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Flashcard 3714715356428

Question
Stage of surgical anaesthesia
Answer
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Flashcard 3714716667148

Question
[default - edit me]
Answer
Plane I - from onset of automatic respiration to cessation of eyeball movements. Eyelid reflex is lost, swallowing reflex disappears, marked eyeball movement may occur but conjunctival reflex is lost at the bottom of the plane. » Plane II - from cessation of eyeball movements to beginning of paralysis of intercostal muscles. Laryngeal reflex is lost although inflammation of the upper respiratory tract increases reflex irritability, corneal reflex disappears, secretion of tears increases (a useful sign of light anesthesia), respiration is automatic and regular, movement and deep breathing as a response to skin stimulation disappears. » Plane III - from beginning to completion of intercostal muscle paralysis. Diaphragmatic respiration persists but there is progressive intercostal paralysis, pupils dilated and light reflex is abolished. The laryngeal reflex lost in plane II can still be initiated by painful stimuli arising from the dilatation of anus or cervix. This was the desired plane for surgery when muscle relaxants were not used. » Plane IV - from complete intercostal paralysis to diaphragmatic paralysis (apnea)


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9 Drugs used as General Anesthesia (Classification)

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Flashcard 3714719550732

Question
9 Drugs used as General Anesthesia (Classification)
Answer
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Flashcard 3714720599308

Question
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Answer
9 Drugs used as General Anesthesia (Classification) Inhalation ◼ Gase: Nitrous Oxide ◼ Volatile liquids: » Ether » Halothane » Enflurane » Isoflurane » Desflurane » Sevoflurane Intravenous ◼ Inducing agents: » Barbiturates (Thiopental, Methohexital sodium), » Non-barbiturates (propofol and etomidate) ◼ Benzodiazepines (slower acting): Diazepam, Lorazepam, Midazolam ◼ Dissociative anaesthesia: » Non-barbiturates (Ketamine) ◼ Neuroleptanalgesia: Fentanyl+droperidol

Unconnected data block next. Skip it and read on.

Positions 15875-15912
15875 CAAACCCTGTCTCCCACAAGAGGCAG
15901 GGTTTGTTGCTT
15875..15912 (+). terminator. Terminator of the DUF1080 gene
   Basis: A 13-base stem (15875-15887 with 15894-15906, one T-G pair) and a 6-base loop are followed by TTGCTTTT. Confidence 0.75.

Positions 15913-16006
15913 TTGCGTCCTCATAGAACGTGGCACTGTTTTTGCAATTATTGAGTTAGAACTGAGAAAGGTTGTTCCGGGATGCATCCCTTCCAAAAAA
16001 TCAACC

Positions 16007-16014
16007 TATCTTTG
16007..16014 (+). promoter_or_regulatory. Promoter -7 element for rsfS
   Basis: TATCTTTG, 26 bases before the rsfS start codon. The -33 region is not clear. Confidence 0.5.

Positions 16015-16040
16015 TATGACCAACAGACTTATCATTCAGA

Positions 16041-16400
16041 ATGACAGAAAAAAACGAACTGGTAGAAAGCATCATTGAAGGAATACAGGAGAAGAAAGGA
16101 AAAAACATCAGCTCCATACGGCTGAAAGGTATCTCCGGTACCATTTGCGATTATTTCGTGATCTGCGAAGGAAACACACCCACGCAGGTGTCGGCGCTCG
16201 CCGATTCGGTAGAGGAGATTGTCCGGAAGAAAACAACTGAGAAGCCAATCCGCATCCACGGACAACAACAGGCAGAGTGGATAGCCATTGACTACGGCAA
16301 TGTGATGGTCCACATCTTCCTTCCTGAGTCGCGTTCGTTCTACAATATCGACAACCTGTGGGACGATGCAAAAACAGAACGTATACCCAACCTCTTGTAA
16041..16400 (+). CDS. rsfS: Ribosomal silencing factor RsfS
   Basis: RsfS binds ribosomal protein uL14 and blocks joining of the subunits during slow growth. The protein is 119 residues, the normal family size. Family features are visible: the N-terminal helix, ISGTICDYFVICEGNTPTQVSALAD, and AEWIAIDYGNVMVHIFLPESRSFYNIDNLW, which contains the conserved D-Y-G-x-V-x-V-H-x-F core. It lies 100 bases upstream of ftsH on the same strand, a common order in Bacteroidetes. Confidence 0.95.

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Flashcard 3714721647884

Question
e x t rac t i on Indic a t ions of gene ra l
Answer
10 ◼ Situations in which it would be impossible to achieve adequate local anaesthesia and so complete treatment without pain ◼ Patients who, because of problems related to age (children who are too young to cooperate) or physical health problems, mental retardation, are unlikely to allow safe completion of treatment; ◼ Patients in whom long-term dental phobia will be induced or prolonged. Very nervous patient, who need a tooth extraction Indications of general anaesthesia


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Flashcard 3714765163788

Question
Thyroid pathology
Answer
Thyroid pathology Inflammations and immune pathologies: Graves disease Hashimoto thyreoiditis Subacute thyreoiditis s. de Quervain thyroiditis Acute thyreoiditis – very rare! Colloid goiter Tumours: Benign Malignant Inflammations of the thyroid: Most of these inflammation are chronic autoimmune, and develops over decades.


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Since resources are scarce, it is important to avoid waste in how they are used. If resources are not used effectively and are wasted, they will end up producing less; or they may end up producing goods and services that people do not really want or need. Economics must try to fi nd how best to use scarce resources so that waste can be avoided.